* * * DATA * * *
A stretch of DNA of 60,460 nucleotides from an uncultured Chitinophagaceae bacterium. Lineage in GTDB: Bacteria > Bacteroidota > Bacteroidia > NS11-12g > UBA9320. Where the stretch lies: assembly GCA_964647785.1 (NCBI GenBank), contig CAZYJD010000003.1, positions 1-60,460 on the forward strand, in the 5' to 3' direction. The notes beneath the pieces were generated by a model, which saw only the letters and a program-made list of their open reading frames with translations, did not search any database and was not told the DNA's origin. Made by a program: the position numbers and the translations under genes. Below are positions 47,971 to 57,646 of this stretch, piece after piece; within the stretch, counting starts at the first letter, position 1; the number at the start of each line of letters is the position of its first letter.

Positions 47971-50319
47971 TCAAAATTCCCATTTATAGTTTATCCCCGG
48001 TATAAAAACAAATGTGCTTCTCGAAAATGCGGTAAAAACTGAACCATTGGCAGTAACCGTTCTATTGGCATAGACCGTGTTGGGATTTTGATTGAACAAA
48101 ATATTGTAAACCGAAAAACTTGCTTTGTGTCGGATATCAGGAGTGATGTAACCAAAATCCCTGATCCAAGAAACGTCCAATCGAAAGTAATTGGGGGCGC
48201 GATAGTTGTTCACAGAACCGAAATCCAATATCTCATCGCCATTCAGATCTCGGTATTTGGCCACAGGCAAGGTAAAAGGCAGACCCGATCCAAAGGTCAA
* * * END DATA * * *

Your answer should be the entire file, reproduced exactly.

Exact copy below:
A stretch of DNA of 60,460 nucleotides from an uncultured Chitinophagaceae bacterium. Lineage in GTDB: Bacteria > Bacteroidota > Bacteroidia > NS11-12g > UBA9320. Where the stretch lies: assembly GCA_964647785.1 (NCBI GenBank), contig CAZYJD010000003.1, positions 1-60,460 on the forward strand, in the 5' to 3' direction. The notes beneath the pieces were generated by a model, which saw only the letters and a program-made list of their open reading frames with translations, did not search any database and was not told the DNA's origin. Made by a program: the position numbers and the translations under genes. Below are positions 47,971 to 57,646 of this stretch, piece after piece; within the stretch, counting starts at the first letter, position 1; the number at the start of each line of letters is the position of its first letter.

Positions 47971-50319
47971 TCAAAATTCCCATTTATAGTTTATCCCCGG
48001 TATAAAAACAAATGTGCTTCTCGAAAATGCGGTAAAAACTGAACCATTGGCAGTAACCGTTCTATTGGCATAGACCGTGTTGGGATTTTGATTGAACAAA
48101 ATATTGTAAACCGAAAAACTTGCTTTGTGTCGGATATCAGGAGTGATGTAACCAAAATCCCTGATCCAAGAAACGTCCAATCGAAAGTAATTGGGGGCGC
48201 GATAGTTGTTCACAGAACCGAAATCCAATATCTCATCGCCATTCAGATCTCGGTATTTGGCCACAGGCAAGGTAAAAGGCAGACCCGATCCAAAGGTCAA